Photo (13): A civil-military marriage

Submitted by David on Sat, 11/11/2023 - 17:00
1926 Holyoak-Armstrong wedding, St John's Cathedral

The civil and military sides of British life came together for this marriage of Miss Dorothy Muriel Holyoak to Captain Charles Douglas Armstrong, MC, of the 1st Battalion, the East Surrey Regiment.

Their wedding was held at St John’s Cathedral on 16 October 1926, the time of year for perfect wedding weather in Hong Kong. Dorothy was no stranger to the Cathedral as she was christened there back in 1905, together with her sister Joyce. They were likely twin sisters, as their parents were married almost exactly one year before the christening.

As the photo shows, after the wedding ceremony the new husband and wife stepped out below an arch of swords, held aloft by Captain Armstrong’s fellow officers. The couple didn’t have far to walk though, as a car was waiting for them that, according to military tradition, men from Armstrong’s regiment would pull to their next destination.

Soldiers pulling car away from Cathedral after wedding

We’ve witnessed this tradition before in Volume 3 (p. 60). That occasion was a naval wedding, held further up Garden Road at St Joseph’s Church. Their car was heading downhill, which meant the sailors ‘pulling’ the car didn’t really have any work to do. But Mr and Mrs Armstrong were heading uphill from here to their reception at Government House. These soldiers would be working hard.

Hopefully there was a cold drink waiting for the soldiers when they arrived. The rest of the several hundred guests headed indoors for the reception, greeted first by the Governor and his wife in the drawing room, and then by the new couple in the ballroom. A group photo was taken in the grounds of Government House to commemorate the day. 

Wedding party in grounds of Government House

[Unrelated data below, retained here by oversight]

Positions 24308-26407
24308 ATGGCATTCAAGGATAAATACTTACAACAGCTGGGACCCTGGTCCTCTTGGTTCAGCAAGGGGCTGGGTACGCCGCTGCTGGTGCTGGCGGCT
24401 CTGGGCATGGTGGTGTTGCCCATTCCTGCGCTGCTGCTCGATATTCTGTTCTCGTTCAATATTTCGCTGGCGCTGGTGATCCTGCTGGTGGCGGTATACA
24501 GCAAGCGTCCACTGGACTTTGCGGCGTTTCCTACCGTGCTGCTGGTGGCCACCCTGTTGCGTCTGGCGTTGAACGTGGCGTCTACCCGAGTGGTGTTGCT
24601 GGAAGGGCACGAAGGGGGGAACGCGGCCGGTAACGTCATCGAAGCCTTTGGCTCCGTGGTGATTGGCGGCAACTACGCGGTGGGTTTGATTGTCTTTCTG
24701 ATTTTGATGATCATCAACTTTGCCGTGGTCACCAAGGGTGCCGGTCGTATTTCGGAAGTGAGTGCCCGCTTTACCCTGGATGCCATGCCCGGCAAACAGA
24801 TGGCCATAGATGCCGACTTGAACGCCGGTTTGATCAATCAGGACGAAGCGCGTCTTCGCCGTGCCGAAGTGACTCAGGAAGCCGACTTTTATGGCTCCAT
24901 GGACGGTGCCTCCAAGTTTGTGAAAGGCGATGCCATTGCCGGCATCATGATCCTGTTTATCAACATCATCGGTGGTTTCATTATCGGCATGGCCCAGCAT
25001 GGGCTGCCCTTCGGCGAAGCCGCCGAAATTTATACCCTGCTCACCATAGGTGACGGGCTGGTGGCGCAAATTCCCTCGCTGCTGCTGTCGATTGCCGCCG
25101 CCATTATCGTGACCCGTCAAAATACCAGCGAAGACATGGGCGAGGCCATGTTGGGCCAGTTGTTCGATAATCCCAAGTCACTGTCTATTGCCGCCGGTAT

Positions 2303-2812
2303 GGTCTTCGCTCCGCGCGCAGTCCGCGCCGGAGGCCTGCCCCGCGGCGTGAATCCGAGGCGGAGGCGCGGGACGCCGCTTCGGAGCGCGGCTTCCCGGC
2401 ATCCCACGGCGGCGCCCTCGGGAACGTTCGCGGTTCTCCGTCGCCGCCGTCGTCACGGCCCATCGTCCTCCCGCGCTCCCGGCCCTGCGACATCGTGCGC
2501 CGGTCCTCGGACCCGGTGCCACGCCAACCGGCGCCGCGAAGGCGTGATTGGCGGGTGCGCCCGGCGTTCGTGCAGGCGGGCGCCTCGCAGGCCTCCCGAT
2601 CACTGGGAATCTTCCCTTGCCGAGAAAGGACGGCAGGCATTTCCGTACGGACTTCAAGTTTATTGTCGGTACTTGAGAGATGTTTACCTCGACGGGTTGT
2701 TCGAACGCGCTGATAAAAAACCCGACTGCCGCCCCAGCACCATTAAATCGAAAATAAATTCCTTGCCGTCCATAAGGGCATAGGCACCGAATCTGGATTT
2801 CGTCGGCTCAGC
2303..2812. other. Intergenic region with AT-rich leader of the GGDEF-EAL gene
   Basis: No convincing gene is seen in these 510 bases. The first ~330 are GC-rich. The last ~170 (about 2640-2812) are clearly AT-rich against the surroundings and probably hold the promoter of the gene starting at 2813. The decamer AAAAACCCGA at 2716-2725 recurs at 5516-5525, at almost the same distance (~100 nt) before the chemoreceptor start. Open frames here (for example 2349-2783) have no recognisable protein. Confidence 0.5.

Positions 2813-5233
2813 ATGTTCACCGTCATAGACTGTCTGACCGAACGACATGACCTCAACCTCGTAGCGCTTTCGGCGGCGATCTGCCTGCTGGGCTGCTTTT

• Standing, from left to right, are Hong Kong’s Governor Sir Cecil Clementi, Mrs N G Holyoak (bride’s mother), Captain C D Armstrong (groom), Miss M J Holyoak (bride’s sister and chief bridesmaid), and Lieutenant C J Yeo (best man).
  • Seated are Lady Clementi and Mrs D M Armstrong (bride), with the two other bridesmaids, Dione and Cecily Clementi, at their feet.

Apart from the bridesmaids, there aren’t many smiles among the group. In particular, I wondered if perhaps the mother, Mrs Holyoak, disapproved of the match? But looking more closely, she is wearing a black lace gown and a black hat, both signs of mourning. Her husband, Dorothy’s father, had died less than five months earlier, so there must have been mixed emotions on this day. This also explains the presence of the governor, Sir Cecil Clementi, KCMG, as he had kindly stepped in to give the bride away at the altar.

The late Mr Holyoak (shown below, in 1924) had been the chairman of the Hong Kong General Chamber of Commerce and several other major organisations in Hong Kong. As he was also a member of both the Executive and Legislative Councils, the governor would have known him well.

Percy Hobson Holyoak at Repulse Bay in 1924

From Government House the couple headed north to Fanling where they spent their honeymoon. (That’s a bit far for the soldiers to pull a car, so hopefully the driver was allowed to start the engine!) The honeymoon was all too brief, as the local newspaper announced that ‘Capt. Armstrong and his wife will leave for India with the East Surrey Regiment on Wednesday, 27 October’.

Captain Armstrong was a career soldier who joined the Army in 1915 and fought in both world wars. Between the wars he followed the 1st Battalion to Egypt, Sudan, Hong Kong, and India. This latest relocation was nothing special for him; it was just one of many.

But how did Dorothy feel about it? Although she was an old hand at sea travel, and may well have visited India before, moving there as a young army wife would have been very different. Sadly, with the benefit of hindsight we see that it didn’t work out – records show that the couple divorced, and that both had remarried by the mid-1930s. 

The above photos and text come from the draft of my next book, Volume 5 of the Old Hong Kong Photos and The Tales They Tell series. Please let me know if you spot any mistakes in the text.

My thanks go to Christopher Munn, who has kindly written the following endorsement for the new book's back cover:

In his latest selection from’s inexhaustible trove of old photos, David continues to find life and meaning in the most unlikely places. This is a brilliantly sympathetic exploration of the people, professions and communities who made Hong Kong work.

Christopher Munn, co-editor, Dictionary of Hong Kong Biography

Volumes 1-4 of the book series are available to order from the Gwulo website, in local bookstores, and from Amazon (affiliate link).

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